That is a very brief overview of the accountability element, the active management element of Raptor. Again, there’s an element that handles reunification from start to finish, but I think at this point we’ve actually collated the questions. I’m going to turn it back over to Eileen to manage this Q&A session.

Wonderful. Thank you, Jim. Yep. We have time for a couple of questions. If we don’t get to your question, please rest assured that we’ll certainly follow up with you afterwards.

Dr. Avery, the first question is for you from Travis. How do you deal with law enforcement banging on lock doors? Do you simply open the doors and risk the chance that they are shooters, ask for ID or take some other actions?

Well, I think the key there is having your communication resources in place. If the teacher knows what’s going on while in lock down, they’re going to feel confident about opening the door when the doors bang and the law enforcement says open up. And I can’t stress that enough how important it is to have the safe room to be able to have that person to communicate out where the active shooter is and whether or not the active shooter’s been detained, and having the folks within the building having live information as it’s unfolding, if that makes sense.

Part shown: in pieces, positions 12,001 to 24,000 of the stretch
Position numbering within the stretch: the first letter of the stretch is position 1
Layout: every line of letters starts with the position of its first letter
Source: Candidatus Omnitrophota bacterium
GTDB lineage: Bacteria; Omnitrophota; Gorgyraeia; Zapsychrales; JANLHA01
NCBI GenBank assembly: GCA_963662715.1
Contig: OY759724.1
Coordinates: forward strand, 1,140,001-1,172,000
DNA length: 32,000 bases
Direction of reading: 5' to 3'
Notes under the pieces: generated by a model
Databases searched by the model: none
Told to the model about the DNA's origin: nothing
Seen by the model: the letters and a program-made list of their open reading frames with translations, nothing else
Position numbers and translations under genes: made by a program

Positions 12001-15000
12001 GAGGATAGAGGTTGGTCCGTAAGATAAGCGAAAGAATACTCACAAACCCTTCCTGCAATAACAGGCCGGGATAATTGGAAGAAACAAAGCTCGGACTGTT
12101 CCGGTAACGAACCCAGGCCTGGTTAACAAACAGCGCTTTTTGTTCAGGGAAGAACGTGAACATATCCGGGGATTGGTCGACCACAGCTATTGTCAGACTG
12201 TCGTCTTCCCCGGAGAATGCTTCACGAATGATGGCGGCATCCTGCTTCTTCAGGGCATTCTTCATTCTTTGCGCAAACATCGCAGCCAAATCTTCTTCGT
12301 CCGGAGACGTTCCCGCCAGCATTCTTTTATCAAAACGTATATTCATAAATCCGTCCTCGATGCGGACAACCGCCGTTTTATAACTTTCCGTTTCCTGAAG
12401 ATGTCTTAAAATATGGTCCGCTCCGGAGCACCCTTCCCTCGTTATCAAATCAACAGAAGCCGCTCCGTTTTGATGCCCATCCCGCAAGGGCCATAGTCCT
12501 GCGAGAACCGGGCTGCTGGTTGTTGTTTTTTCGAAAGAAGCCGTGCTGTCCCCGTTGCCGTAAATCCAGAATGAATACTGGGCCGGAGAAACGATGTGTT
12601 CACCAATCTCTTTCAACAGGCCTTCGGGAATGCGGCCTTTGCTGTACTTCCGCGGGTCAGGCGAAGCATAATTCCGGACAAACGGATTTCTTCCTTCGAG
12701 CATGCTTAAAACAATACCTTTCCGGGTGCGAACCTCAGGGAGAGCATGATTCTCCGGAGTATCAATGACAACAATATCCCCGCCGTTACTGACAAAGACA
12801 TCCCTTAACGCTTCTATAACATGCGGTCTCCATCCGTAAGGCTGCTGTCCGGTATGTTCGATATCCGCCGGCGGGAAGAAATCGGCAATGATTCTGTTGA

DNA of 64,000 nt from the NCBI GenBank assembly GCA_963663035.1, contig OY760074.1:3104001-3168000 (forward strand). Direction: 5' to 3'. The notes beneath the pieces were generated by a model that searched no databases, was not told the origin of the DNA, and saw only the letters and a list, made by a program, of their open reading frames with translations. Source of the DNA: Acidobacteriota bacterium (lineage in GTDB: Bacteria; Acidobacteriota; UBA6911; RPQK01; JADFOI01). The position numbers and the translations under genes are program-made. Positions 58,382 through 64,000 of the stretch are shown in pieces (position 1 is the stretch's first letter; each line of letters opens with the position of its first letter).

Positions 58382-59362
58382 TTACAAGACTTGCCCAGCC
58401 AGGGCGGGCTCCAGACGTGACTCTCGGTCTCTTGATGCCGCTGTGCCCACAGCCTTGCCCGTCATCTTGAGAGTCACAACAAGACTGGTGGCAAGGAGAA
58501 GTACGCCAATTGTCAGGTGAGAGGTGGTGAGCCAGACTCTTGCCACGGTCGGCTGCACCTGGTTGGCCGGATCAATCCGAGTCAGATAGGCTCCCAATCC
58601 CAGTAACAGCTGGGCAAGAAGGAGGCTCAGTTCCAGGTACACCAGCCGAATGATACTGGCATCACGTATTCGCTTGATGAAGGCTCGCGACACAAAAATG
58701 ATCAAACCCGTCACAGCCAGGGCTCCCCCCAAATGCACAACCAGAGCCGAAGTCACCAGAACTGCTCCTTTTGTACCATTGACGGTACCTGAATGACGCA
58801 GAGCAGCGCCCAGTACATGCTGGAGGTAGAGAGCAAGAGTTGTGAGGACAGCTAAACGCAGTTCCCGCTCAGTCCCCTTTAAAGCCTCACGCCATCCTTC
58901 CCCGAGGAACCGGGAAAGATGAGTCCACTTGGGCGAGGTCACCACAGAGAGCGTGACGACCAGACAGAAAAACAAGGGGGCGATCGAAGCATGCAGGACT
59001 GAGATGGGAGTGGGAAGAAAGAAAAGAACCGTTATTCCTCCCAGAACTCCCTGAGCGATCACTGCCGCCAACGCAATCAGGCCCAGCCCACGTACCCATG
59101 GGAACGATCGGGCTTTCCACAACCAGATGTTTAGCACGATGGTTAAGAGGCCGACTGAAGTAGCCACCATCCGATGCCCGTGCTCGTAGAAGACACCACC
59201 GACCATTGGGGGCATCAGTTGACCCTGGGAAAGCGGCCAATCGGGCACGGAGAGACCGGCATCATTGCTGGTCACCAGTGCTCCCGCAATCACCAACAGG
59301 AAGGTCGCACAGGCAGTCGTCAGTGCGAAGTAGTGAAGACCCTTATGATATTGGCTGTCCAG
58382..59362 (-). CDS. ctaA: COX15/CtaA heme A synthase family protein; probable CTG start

Absolutely. Thank you, Dr. Avery.

Jim question for you on the pricing of the Raptor Emergency Management System.

Sure, so the Raptor emergency management system for new clients that don’t otherwise use Raptor, so there’s two different prices. One is if you just come in to Raptor and you can buy the system as a standalone emergency management system. For that, it’s approximately $1,000 per building per year. However, if you are a Raptor client, if you already use our visitor or volunteer management solution, the price does drop down to approximately $760 per building per year. So it depends on whether you’re a Raptor client or not.

Great. Thank you, Jen.

Okay, we have a few other questions. We will certainly follow up with you afterwards because we’re right at time.

Dr. Avery, thank you again for joining us today.

You will find contact information for both Raptor and Dr. Avery on this on this screen, and wanted to let you all know we have several upcoming webinars in the Raptor School Safety Series. The next one is Moe Kennedy, Executive Director of NASRO, the national association of school resource officers. That’s happening on Thursday, July 26th at 1:00 PM Central. He’ll speak about why and how to engage local law enforcement in school drills.

Also, you will receive an email survey shortly. If you could give us your feedback, we would greatly appreciate it so that we can take your input into account as we plan for a future webinar topics.

And, this concludes our broadcast today. Thank you all very much for joining us and we hope to see you on the next webinar.